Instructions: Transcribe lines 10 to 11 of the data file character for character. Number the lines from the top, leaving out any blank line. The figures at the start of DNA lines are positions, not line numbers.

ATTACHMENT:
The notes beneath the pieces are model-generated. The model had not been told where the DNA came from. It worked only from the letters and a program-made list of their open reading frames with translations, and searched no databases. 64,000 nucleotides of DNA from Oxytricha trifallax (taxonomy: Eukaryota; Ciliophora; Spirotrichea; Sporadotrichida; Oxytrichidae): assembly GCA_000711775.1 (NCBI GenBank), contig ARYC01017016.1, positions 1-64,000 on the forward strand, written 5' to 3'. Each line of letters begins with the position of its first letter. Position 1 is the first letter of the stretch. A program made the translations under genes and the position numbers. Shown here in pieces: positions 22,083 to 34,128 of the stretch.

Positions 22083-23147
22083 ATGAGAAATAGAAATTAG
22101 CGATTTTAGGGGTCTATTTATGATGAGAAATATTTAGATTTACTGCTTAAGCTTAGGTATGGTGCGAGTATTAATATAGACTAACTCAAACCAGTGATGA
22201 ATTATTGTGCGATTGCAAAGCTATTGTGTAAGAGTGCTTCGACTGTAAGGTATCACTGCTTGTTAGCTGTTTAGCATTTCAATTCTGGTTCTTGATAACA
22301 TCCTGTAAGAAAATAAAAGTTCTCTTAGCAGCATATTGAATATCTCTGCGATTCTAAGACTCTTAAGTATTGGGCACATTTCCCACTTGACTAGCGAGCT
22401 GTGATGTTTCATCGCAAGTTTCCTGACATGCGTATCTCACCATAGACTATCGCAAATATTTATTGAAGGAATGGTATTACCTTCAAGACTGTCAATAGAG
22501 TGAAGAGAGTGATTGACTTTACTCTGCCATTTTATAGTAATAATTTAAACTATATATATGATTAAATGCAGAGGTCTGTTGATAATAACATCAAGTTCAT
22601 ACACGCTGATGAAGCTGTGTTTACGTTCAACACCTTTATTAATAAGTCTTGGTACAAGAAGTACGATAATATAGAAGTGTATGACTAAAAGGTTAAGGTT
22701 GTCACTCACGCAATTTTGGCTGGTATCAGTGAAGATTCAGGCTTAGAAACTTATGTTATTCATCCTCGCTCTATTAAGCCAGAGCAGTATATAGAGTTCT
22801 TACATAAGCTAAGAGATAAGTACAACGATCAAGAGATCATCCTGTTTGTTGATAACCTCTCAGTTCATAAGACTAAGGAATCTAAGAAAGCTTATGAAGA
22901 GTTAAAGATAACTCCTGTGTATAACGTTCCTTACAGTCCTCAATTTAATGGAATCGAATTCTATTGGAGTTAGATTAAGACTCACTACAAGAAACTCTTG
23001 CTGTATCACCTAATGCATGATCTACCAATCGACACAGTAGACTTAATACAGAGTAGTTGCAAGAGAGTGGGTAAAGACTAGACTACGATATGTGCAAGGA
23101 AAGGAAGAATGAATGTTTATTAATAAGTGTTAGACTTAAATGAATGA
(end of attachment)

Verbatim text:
22701 GTCACTCACGCAATTTTGGCTGGTATCAGTGAAGATTCAGGCTTAGAAACTTATGTTATTCATCCTCGCTCTATTAAGCCAGAGCAGTATATAGAGTTCT
22801 TACATAAGCTAAGAGATAAGTACAACGATCAAGAGATCATCCTGTTTGTTGATAACCTCTCAGTTCATAAGACTAAGGAATCTAAGAAAGCTTATGAAGA